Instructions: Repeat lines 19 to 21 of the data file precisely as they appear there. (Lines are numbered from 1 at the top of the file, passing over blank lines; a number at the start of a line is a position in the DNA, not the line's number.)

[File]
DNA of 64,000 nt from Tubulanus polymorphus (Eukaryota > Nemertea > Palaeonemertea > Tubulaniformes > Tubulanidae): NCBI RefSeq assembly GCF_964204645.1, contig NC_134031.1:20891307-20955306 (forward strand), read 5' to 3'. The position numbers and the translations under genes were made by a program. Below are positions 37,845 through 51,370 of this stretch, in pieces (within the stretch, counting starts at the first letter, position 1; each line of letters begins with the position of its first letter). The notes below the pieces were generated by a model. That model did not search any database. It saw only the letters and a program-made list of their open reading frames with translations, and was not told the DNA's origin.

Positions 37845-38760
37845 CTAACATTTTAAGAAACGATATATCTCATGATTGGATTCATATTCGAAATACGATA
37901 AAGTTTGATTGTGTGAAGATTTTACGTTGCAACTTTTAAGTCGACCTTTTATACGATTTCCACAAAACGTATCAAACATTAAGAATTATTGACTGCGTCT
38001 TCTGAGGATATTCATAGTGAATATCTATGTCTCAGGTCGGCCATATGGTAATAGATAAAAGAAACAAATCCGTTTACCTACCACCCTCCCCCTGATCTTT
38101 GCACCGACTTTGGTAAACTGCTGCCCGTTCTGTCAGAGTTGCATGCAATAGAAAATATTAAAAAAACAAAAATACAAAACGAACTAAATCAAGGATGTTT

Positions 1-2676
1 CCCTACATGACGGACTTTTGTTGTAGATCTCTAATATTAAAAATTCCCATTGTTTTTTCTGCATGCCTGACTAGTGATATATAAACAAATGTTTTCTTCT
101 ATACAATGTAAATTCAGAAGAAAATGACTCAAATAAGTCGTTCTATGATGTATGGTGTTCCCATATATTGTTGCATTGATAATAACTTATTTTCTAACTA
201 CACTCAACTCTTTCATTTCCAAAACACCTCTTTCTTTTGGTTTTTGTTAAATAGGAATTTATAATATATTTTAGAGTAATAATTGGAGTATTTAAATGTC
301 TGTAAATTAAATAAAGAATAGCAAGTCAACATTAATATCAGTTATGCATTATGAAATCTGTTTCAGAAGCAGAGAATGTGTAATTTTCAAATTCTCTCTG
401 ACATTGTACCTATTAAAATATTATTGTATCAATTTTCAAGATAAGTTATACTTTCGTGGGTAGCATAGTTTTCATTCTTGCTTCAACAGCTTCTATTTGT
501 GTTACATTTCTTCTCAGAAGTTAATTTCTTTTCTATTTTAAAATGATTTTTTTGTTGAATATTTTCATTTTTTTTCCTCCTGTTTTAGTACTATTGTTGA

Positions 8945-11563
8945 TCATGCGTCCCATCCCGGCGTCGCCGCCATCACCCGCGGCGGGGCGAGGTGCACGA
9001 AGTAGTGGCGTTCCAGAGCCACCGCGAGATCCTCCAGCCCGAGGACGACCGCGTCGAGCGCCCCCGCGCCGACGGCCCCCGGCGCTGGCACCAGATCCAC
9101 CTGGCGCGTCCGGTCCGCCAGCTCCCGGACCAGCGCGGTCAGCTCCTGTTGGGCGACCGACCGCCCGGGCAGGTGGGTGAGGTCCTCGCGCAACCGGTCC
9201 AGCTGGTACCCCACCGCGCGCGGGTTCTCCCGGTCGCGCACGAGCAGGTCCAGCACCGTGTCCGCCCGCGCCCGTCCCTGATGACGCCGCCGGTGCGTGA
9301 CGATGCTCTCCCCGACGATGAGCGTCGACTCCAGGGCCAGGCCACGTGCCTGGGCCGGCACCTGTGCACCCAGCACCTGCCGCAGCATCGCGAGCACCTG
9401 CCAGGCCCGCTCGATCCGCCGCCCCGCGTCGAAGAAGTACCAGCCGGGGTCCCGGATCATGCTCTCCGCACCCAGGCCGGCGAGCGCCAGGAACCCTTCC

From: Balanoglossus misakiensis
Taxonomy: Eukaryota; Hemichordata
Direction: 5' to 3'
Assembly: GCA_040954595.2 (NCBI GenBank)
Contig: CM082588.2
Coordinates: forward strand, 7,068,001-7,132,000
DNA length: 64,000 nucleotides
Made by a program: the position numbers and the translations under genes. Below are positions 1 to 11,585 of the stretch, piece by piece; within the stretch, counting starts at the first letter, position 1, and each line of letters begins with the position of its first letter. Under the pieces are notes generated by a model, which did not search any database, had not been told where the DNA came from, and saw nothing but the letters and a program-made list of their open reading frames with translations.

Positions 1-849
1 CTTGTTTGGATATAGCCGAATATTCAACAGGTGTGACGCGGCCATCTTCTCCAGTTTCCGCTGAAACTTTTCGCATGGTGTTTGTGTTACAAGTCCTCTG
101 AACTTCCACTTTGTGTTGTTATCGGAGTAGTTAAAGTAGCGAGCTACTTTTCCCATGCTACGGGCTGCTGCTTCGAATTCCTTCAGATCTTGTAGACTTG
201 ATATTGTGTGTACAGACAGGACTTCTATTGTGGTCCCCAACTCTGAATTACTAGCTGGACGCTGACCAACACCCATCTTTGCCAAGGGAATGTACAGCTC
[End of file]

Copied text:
9301 CGATGCTCTCCCCGACGATGAGCGTCGACTCCAGGGCCAGGCCACGTGCCTGGGCCGGCACCTGTGCACCCAGCACCTGCCGCAGCATCGCGAGCACCTG
9401 CCAGGCCCGCTCGATCCGCCGCCCCGCGTCGAAGAAGTACCAGCCGGGGTCCCGGATCATGCTCTCCGCACCCAGGCCGGCGAGCGCCAGGAACCCTTCC

From: Balanoglossus misakiensis